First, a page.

We strive to work with the people of Cambridge to reimagine a key strategic site, embracing sustainable and inclusive design through a vision to the creation of a new local centre with accessible, green and useable spaces to strengthen Cambridge’s status at the forefront of the science, technology and innovation sector.

four communications on behalf of Railpen

Public exhibition

Thursday 24th November – 2:30pm to 6:30pm
Friday 25th November – 2:30pm to 7:30pm
St Barnabas Centre, (Old Schoolroom) St Barnabas Church, Mill Road, Cambridge CB1 2BD
No prior booking required.

Digital consultation

The digital consultation webinar will take place on Wednesday 23rd November – 6:00pm to 7:00pm

To register your interest for the digital consultation, the QR code on the PDF can be captured with your smartphone/tablet. Otherwise it resolves to:

If you are unable to attend either consultation nor the public exhibition but want to learn more you can email or phone 01223 960001.

Many of you will be aware that Railpen, who invest the Railways Pension Schemes’ assets, will be redeveloping the Travis Perkins site adjacent to Devonshire Road for long-term tenanted residential accommodation, and that, whilst this has been broadly welcomed by the community, some of the details of Rail Pen’s initial plans were felt to be in need of improvement. Of course, this is an entirely different project to the Beehive Centre, but we’ve referenced it to give context on Rail Pen.

Whilst this post is open for comments, and readers are welcome to debate the issues around the proposed development, this does not guarantee that four communications or Railpen will be able to engage with them on this platform.

Mill Road Community Centre – Update

Opening in the New Year!


Wednesday 16th November 2022, 7:30pm
Old School Hall, St Barnabas Church,
Mill Road, Cambridge CB1 2BD

Please come and join Petersfield Area Community Trust and Romsey Mill Trust to find out more details about all the exciting opportunities.

Image of the new centre overlaid with "Opening in the New Year!"
Wednesday 16th November, 7:30pm
Old School Hall, St Barnabas Church,
Mill Road, Cambridge CB1 2BD
Please come and join us to find out more details about all the exciting opportunities for volunteering; our proposed community programme; how the centre will operate & pay its way; an opening event, & even more…
Further details:
Your New Community Centre Needs YOU!
Click the image to download a printable copy of this poster

Please consider printing and displaying a poster to publicise the meeting. Share widely to let all of your friends, colleagues, neighbours and social media contacts know about the meeting.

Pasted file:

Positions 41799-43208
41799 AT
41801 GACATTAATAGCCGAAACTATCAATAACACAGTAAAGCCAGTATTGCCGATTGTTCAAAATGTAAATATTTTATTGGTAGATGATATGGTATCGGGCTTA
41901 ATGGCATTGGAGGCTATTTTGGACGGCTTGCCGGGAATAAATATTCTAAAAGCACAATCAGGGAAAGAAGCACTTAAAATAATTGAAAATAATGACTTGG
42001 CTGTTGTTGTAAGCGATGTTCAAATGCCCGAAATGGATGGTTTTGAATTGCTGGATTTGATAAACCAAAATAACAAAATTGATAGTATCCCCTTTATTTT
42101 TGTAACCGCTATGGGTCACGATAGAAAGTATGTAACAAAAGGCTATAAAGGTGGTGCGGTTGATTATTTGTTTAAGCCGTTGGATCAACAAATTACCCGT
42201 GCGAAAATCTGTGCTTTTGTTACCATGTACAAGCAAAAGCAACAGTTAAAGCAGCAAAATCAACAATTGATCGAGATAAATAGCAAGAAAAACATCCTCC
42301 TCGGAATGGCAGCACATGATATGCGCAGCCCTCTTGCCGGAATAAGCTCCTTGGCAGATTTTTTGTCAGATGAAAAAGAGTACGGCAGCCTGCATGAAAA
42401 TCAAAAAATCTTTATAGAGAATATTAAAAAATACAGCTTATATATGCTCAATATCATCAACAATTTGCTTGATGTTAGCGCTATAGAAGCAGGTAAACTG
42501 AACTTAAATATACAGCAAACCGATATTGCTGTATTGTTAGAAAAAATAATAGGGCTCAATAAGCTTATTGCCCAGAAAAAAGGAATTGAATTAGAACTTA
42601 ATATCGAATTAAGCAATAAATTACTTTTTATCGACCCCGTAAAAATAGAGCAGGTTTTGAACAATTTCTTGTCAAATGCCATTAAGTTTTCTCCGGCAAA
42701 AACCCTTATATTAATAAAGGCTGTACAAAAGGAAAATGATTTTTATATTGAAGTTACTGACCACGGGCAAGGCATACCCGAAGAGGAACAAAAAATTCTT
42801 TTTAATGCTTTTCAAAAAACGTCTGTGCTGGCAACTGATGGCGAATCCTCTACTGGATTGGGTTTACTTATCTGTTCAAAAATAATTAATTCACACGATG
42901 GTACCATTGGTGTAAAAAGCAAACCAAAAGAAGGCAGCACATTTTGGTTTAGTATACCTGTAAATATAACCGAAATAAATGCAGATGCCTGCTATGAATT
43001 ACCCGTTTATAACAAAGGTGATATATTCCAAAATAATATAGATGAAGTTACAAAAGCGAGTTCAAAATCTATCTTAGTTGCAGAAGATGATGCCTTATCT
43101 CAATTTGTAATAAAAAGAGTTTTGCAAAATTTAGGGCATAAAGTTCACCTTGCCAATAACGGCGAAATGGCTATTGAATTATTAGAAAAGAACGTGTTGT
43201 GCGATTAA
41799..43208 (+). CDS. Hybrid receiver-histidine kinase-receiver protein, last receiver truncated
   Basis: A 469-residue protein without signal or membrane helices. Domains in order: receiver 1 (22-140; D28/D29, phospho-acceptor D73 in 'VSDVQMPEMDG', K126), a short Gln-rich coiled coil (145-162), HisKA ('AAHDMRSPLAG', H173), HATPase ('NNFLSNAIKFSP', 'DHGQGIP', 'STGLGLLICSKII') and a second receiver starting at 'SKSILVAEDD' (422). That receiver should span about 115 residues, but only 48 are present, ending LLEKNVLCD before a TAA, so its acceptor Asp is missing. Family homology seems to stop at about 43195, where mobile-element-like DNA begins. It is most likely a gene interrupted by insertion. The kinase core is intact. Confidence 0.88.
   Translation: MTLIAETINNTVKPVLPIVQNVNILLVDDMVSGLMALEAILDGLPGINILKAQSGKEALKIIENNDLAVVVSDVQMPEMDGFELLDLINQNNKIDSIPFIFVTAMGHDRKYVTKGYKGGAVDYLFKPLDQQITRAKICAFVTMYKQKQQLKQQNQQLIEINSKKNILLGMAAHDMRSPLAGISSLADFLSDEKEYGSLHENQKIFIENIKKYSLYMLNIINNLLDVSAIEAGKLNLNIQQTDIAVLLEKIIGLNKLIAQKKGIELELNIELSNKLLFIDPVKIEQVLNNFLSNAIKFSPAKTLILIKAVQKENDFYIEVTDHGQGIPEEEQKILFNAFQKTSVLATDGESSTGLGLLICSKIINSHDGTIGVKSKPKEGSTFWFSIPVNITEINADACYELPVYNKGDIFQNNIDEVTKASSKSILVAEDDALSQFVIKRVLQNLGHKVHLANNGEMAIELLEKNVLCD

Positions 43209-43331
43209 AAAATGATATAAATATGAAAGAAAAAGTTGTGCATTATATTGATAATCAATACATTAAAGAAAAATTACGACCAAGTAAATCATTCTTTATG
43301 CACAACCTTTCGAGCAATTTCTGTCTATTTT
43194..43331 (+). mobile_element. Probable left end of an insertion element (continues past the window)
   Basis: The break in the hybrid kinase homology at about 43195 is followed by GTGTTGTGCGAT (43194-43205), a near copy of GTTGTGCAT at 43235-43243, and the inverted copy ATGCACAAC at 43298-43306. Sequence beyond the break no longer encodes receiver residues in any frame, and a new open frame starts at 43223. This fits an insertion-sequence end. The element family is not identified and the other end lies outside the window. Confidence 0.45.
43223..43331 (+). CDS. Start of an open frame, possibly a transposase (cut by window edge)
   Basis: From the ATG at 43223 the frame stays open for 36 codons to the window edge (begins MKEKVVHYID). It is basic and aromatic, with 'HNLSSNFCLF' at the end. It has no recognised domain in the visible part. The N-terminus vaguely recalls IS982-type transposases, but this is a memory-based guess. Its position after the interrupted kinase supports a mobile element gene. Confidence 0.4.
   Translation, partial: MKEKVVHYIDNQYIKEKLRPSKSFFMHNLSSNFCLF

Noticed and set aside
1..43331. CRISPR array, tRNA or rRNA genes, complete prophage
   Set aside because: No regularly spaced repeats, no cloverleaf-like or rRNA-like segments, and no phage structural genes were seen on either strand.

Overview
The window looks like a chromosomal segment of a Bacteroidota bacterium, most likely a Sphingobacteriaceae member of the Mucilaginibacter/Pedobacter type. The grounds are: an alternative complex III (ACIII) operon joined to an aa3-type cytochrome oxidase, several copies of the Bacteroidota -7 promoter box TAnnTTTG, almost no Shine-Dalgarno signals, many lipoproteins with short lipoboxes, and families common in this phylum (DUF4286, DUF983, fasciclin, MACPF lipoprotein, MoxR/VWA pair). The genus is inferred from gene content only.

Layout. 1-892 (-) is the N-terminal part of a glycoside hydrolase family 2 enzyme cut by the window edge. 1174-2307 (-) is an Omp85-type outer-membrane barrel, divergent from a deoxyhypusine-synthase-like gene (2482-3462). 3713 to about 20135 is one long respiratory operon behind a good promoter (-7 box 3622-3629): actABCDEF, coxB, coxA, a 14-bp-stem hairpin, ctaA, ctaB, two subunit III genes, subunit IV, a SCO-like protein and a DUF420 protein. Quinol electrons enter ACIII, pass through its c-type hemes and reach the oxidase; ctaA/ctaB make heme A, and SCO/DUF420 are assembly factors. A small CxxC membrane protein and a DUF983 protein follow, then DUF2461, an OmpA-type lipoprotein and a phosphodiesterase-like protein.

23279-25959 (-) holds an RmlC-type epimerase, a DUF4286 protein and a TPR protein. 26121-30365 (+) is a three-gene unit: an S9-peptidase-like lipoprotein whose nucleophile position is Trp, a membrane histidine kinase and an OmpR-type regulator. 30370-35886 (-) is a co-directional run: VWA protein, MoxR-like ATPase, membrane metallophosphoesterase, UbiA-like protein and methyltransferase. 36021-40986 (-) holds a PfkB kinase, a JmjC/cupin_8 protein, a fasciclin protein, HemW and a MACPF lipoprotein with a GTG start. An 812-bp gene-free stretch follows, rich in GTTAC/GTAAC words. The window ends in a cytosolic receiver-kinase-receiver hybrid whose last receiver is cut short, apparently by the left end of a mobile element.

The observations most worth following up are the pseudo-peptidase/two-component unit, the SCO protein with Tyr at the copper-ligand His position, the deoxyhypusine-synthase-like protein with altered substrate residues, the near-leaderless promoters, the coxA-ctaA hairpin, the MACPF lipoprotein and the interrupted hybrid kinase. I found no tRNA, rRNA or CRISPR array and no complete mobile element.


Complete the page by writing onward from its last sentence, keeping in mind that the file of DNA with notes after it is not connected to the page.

What can you do to help make the Mill Road Community Centre a success? Email

Mill Road Rocks

Have you seen Mill Road’s very own rock garden just outside Ditchburn Place?

Transforming a hitherto derelict pocket of land by the entrance gates to Ditchburn Place, the Mill Road Rock Garden has been developed by local resident Fiona Smith and volunteers from the Mill Road Fringe, and is brought to you thanks to Love Mill Road – the charity which nurtures and celebrates the Mill Road community – and the generosity of Scotsdales Garden Centre.

Photo of painted rocks, in recycled frames, on a background of slate fragments.
Photo: Lenja Bell

Over the last few months local community groups, including Ditchburn Place residents themselves, have been painting rocks which are featured in the recycled frames. You can spot all sorts of different designs from slogans of encouragement, to cartoon characters to birds and animals and flowers. The Rocks are painted in acrylic paint and sprayed with varnish to keep them from fading.

Rock painting has been around for centuries but saw a revival during lockdown. It is something which is accessible to everyone and at every age. Rock painting has been proved to support mindfulness with positive benefits for mental health. It is also a great family activity.

Photo of painted rocks, in recycled frames, on a background of slate fragments.
Photo: Lenja Bell

Besides the residents of Ditchburn Place, Mill Road based Lifecraft, The Edge Café and Romsey Mill have taken part.  From further afield Rowan Humberstone – Arts centre and forest school for adults with learning disabilities – Arts and Minds – using the arts to help people living with mental health challenges – and Cambridge Manor Care Home have all painted rocks for the garden. Mill Road Fringe thanks everyone involved including the volunteers who have put it all together. The site awaits its permanent sign which we hope will be designed by someone with local connections.

There is room for the garden to grow!

Just help yourself to one of the blank stones near the end by the gate, bring it back once you’ve painted it and place it in one of the frames. If you know of a group that would like to take part, please email